Director – Shekhar Kapur, Screenplay – Salim Javed, Producer – Boney Kapoor, Photography – Baba Azmi, Music – Laxmikant Pyarelal, Lyrics – Javed Akhtar, Special Effects Supervisor – Peter Pereira, Mechanical Effects – Arun Patil, Art Direction – Bijon Das Gupta. Production Company – Narsimha Enterprises.
Anil Kapoor (Arun Varma), Sridevi (Seema), Amrish Puri (Mogambo), Satish Kaushik (Calendar), Annu Kapoor (Mr Gaitonde), Harish Patel (Roopchand), Sharat Saxena (Daga), Ajit Vachani (Teja), Ashok Kumar (Professor Sinha)
The power-crazed Mogambo desires to conquer India. In Bombay, the poor music tutor Arun Varma looks after a household of orphan children but is well behind on paying his rent and grocery bill. Mogambo’s henchmen want Arun’s house to run their rackets out of and have Arun’s landlord demand that his rent be paid in full in an effort to evict him. Arun decides the only solution is for him to take in a boarder. He goes to place an ad in the local newspaper but the reporter Seema mistakes him for an interviewee. When she learns that he has a room for rent, she accepts, desiring to get away from her current lodgings where noisy children are preventing her from working. Arun tries to hide the orphans from her and there are fireworks when she discovers them. Arun is however able to pay his back rent. Mogambo’s men then cut off his line of credit with the grocer and the children are left starving but Seema comes to their aid. Arun then learns about a formula created by his late scientist father and discovers a wristband device that can make the wearer invisible. Seema goes undercover as a singer to find out information about Mogambo’s gangs and is captured but Arun uses the wristband and is able to save her. When she asks who her invisible saviour is, Arun says that his name is Mr India and that he has come to stand up for ordinary Indians. As Mr India, Arun is able to stop many of Mogambo’s criminal operations and is soon regarded as a national hero. Seema announces she in love with Mr India, although as Arun he ridicules the notion of any invisible man. Mogambo then decides to crush Mr India by taking Arun, Seema and the children prisoner and launching missiles on India.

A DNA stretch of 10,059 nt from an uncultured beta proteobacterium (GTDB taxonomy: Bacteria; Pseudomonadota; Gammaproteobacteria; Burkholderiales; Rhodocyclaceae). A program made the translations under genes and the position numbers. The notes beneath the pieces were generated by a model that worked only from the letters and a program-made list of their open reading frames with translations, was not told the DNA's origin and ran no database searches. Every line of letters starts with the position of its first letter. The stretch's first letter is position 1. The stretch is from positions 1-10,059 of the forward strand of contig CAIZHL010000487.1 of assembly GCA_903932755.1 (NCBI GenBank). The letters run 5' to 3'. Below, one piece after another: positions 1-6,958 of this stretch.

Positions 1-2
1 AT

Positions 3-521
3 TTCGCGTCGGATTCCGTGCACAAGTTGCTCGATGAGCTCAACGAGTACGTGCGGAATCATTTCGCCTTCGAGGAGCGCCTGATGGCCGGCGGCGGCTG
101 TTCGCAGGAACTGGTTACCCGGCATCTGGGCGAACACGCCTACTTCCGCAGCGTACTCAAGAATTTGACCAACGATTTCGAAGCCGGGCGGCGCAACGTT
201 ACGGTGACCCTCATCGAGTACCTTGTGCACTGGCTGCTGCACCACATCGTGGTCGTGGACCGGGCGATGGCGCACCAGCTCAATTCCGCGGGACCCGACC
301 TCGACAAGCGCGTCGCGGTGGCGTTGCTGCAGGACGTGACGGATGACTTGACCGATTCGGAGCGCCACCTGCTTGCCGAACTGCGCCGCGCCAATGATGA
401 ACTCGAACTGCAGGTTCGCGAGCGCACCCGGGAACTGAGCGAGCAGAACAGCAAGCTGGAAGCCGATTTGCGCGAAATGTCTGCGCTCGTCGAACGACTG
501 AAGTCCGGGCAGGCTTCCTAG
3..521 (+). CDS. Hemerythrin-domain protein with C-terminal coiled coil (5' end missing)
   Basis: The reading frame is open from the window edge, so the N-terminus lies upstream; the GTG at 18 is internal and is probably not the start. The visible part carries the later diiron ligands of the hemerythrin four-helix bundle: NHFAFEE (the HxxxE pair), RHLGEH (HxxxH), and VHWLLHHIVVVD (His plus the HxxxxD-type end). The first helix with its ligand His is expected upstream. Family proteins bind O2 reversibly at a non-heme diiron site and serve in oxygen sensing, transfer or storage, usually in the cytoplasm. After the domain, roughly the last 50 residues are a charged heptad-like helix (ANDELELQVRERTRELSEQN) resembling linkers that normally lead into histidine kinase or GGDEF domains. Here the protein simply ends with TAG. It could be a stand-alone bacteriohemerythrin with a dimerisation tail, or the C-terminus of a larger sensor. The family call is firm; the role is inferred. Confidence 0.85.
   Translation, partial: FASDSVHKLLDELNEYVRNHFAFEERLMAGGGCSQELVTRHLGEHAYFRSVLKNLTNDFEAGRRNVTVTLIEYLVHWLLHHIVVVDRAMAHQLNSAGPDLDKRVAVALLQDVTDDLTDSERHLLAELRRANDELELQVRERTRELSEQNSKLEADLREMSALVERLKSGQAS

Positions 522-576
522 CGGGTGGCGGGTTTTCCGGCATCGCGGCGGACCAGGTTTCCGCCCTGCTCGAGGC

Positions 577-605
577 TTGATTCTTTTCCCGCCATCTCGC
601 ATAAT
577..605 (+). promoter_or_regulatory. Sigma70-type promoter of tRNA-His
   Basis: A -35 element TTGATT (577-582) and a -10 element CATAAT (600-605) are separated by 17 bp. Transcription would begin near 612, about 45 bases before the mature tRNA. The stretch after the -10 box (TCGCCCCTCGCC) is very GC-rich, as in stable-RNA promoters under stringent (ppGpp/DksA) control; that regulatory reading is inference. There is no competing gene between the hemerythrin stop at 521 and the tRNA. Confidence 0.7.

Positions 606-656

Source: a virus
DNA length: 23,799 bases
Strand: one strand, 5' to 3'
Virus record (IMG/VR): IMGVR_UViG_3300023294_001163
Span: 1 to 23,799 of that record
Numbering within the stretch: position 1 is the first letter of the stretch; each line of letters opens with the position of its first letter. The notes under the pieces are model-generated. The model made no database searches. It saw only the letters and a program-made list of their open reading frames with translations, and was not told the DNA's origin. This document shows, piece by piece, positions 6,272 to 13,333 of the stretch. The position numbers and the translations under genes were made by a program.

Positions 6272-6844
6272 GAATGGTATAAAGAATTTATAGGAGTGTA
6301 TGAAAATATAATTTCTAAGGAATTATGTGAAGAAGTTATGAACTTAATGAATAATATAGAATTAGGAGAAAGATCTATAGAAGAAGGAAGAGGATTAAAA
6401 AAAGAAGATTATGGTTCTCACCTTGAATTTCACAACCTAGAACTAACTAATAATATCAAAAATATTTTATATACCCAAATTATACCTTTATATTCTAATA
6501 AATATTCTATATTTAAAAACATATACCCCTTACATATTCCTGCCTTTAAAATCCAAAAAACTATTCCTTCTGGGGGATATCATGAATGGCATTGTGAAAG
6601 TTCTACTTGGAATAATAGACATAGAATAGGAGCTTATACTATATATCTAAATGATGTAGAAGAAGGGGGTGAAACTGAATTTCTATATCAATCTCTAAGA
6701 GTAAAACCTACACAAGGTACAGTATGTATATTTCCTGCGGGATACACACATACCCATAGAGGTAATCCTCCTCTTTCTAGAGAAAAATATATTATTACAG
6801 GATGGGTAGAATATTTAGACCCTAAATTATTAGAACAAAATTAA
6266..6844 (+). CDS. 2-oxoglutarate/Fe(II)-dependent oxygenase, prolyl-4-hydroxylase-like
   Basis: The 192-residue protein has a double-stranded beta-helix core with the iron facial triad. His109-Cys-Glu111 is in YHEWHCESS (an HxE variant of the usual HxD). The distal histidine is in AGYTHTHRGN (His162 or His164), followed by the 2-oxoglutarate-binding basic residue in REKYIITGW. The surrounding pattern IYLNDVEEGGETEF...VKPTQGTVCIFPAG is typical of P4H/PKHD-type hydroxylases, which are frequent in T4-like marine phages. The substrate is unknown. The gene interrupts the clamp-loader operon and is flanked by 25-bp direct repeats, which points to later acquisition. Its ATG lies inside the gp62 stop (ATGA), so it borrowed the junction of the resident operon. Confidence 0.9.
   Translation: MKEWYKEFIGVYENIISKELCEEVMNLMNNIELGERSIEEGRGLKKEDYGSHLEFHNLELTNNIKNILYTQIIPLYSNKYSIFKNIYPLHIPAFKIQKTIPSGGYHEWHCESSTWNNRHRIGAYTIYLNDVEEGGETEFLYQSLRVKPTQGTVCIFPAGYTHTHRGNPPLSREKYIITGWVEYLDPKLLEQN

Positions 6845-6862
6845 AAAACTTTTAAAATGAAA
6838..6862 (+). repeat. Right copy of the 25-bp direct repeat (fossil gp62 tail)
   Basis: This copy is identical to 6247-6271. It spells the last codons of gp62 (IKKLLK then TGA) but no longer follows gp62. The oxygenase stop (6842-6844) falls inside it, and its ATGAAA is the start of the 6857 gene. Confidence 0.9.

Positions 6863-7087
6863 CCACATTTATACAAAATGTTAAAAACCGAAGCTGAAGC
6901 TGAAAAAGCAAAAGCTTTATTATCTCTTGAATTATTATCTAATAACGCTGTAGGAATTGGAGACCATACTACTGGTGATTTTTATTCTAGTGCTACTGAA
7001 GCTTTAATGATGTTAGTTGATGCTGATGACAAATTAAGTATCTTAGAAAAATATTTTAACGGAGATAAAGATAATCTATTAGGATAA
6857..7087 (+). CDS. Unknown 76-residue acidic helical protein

Indian or Bollywood cinema is unique and quite unlike any other Western film-going experience. For people who are used to Hollywood filmmaking, Bollywood films are something entirely different – Indian films are rarely under two hours in length; they come made to a certain formula that always manages to wind in several singing and dancing numbers no matter what genre is being covered – romance, action or thriller; and there is always a strong romantic element, even though Indian censorship strictures forbid the portrayal of kissing on screen, resulting in a good deal of implied sensuality. Despite being the largest film producing country in the world, films covered by this site – science-fiction, horror and fantasy – are somewhat of a rarity in India. Mr India, one exception, is a Bollywood superhero film – indeed, it was one of a minor spate of Bollywood superhero films that came out around the same, which also included the likes of Shiva Ka Insaaf (1985) and The Indian Superman (1987).
Of course, Mr India is quite unlike anything that a Westerner might recognise as a standard Hollywood superhero film or tv series. For one this is a superhero film that comes with singing/dancing interludes, while there is also a strong element of slapstick comedy and lots of cutsie scenes involving a retinue of kids. If anything, what Mr India resembles is a combination of a 1970s Disney live-action children’s film or a Little Rascals comedy and one of the cheap Italian-made Bud Spencer-Terence Hill slapstick comedies. Mr India should be seen for the completely lunatic entertainment value it provides. There is a great deal of frenetically silly slapstick between hero Anil Kapoor, heroine Sridevi and the kids. Indeed the various slapstick, comedic and singing-dancing happenings between all of them takes up more than an hour of the film’s running time before we get to the introduction of the invisibility device.
All the invisibility sequences are played with slapstick percussive sound effects – whistling and clonking noises – laid over the top. (Mr India is made on a low budget and there are surprisingly few in the way of invisibility special effects throughout). The climax involves the kids riding into the villain’s control room on dinner carts and defeating his armed soldiers with thrown metal plates and spray cans. The silliest sequence in the film is the one set in a casino, which for some reason involves the heroine entering dressed as Charlie Chaplin and turns into a Keystone Kops sequence with everybody running around in sped-up motion, falling the length of tables and bars, being invisibly thrown and so forth.